Outtakes from the duo's many travels beyond the Polished Sea, cataloging some of the stranger creatures they encountered.
Sometimes, you just want to accept that something tastes good without knowing how it was made.
A list of 30 more wines, none of which are vinted by humans, elves, or dwarves.
"One for you," He mumbled, pouring some rum onto his boots, "And a few gulps for me, and we’re off."
He took a large gulp from the bottle, put his boots on, and was out the door in a flash.
Food of the gods.
No nose, hardly any body, a terrible wine, really.
A potent drink gauranteed to turn good folk into depraved and desolate madmen.
Lady Carse of Tekne
I tell you, I get this itch on my lip when I think about Sgriob and the waters of the casks…
Captain Wandren, Ship’s logs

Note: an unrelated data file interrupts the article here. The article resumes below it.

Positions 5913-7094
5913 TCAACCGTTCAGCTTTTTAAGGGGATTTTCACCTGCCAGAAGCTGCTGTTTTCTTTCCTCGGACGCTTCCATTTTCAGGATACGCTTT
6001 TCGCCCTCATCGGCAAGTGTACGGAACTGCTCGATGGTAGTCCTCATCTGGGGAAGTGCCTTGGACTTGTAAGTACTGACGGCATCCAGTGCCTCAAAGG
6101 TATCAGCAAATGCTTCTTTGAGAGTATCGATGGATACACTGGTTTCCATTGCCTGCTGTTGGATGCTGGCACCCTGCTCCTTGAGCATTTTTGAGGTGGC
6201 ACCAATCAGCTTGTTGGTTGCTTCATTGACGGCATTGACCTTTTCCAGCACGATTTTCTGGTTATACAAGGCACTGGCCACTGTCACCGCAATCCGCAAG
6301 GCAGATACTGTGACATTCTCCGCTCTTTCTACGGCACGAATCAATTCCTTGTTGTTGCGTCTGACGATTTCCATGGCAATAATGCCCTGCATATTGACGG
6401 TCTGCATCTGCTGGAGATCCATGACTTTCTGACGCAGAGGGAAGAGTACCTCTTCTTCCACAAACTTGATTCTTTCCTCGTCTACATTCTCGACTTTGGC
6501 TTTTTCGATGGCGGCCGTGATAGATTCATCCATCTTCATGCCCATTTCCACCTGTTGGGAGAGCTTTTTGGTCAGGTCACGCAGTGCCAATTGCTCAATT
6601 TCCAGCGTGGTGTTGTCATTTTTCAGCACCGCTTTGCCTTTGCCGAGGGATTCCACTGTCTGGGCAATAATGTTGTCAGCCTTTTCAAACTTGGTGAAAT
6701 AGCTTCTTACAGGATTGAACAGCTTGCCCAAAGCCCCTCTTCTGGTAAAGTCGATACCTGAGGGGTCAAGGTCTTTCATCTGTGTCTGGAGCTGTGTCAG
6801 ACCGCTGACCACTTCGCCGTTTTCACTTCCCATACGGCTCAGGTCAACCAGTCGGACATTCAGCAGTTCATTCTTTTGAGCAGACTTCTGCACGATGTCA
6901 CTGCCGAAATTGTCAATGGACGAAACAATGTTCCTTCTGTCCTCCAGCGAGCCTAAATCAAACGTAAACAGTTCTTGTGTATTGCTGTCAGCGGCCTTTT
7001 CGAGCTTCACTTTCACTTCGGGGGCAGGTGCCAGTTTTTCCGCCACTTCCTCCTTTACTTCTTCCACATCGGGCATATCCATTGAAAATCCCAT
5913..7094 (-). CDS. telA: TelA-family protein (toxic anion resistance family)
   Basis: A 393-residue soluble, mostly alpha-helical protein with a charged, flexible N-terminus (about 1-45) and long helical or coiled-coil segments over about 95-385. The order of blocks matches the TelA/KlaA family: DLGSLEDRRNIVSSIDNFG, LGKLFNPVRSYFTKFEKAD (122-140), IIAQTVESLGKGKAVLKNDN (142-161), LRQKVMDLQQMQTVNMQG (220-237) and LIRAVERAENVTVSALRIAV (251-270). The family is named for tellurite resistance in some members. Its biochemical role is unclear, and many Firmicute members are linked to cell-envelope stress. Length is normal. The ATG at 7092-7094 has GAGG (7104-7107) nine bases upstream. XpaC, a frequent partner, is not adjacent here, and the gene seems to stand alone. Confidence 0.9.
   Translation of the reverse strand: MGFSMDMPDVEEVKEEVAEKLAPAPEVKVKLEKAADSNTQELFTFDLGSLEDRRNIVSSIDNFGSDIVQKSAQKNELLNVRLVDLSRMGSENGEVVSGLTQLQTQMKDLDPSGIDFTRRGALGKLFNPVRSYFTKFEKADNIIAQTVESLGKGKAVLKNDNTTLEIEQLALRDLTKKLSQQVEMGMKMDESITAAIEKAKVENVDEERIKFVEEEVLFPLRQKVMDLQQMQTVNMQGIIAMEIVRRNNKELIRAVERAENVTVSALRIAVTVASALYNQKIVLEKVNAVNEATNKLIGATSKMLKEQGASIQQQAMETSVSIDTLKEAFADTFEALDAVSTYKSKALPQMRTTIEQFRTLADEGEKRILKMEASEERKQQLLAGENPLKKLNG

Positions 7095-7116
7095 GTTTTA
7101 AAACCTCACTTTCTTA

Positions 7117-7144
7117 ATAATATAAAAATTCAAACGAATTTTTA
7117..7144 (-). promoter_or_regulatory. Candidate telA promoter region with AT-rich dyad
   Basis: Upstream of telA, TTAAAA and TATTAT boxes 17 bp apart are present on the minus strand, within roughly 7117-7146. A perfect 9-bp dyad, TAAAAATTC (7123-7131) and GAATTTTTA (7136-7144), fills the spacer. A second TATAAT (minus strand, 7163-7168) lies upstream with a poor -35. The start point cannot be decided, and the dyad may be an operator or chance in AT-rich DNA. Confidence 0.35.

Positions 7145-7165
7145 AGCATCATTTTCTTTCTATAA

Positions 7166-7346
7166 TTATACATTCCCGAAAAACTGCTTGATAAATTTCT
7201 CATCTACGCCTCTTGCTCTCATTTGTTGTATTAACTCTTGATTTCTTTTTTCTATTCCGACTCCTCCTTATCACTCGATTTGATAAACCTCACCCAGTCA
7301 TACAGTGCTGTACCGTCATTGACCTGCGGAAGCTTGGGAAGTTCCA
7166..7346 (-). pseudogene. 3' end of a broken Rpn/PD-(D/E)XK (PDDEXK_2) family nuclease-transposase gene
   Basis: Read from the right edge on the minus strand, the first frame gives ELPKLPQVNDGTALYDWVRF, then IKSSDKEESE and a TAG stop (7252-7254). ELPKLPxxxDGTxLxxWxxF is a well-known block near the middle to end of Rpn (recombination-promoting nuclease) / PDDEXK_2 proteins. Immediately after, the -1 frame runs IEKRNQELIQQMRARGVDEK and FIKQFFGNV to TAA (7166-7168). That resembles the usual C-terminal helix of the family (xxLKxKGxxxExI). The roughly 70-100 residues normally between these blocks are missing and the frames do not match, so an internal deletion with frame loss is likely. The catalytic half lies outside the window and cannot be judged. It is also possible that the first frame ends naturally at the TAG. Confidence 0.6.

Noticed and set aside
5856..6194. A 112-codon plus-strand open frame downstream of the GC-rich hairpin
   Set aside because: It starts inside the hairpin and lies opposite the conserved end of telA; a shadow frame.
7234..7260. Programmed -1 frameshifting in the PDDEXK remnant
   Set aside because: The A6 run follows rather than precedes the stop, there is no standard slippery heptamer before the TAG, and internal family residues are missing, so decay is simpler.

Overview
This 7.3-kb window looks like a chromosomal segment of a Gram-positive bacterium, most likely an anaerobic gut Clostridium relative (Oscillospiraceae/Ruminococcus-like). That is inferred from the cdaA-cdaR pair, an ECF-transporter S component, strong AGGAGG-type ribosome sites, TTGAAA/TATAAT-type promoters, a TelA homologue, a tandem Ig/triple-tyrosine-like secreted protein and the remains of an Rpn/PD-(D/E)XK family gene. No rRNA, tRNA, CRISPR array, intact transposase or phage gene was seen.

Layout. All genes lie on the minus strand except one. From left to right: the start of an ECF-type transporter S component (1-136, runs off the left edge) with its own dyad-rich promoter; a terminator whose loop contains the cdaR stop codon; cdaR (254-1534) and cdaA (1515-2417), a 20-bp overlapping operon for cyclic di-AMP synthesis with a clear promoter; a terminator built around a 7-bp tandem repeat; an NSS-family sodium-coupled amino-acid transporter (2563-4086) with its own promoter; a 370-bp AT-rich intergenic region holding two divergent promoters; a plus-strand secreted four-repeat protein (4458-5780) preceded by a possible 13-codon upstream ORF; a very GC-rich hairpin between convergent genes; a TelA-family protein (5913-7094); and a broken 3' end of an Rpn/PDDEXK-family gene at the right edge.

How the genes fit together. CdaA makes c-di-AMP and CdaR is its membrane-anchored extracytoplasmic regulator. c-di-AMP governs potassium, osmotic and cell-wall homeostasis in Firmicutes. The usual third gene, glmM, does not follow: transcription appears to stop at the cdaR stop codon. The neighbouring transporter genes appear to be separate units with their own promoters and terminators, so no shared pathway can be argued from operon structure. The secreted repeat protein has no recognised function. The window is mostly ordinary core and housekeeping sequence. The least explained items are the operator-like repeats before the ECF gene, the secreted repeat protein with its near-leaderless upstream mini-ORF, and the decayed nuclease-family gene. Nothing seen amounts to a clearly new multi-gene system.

Many games draw moral lines in bold colors, where the real world is not so easy to categorize. Suppose that the player characters are faced with an overwhelming foe? Even unsavory allies such as orcish barbarians may be better than no allies at all. More disturbing, these allies may be honestly friendly to the PCs when all is done, overcoming barriers of race and religion. Will the PCs remain friendly with the bloodthirsty humanoid tribesmen when their mutual foes are defeated? Some would expect the tribes to betray them, but after the characters have honestly won their respect, even orcs may not be all bad.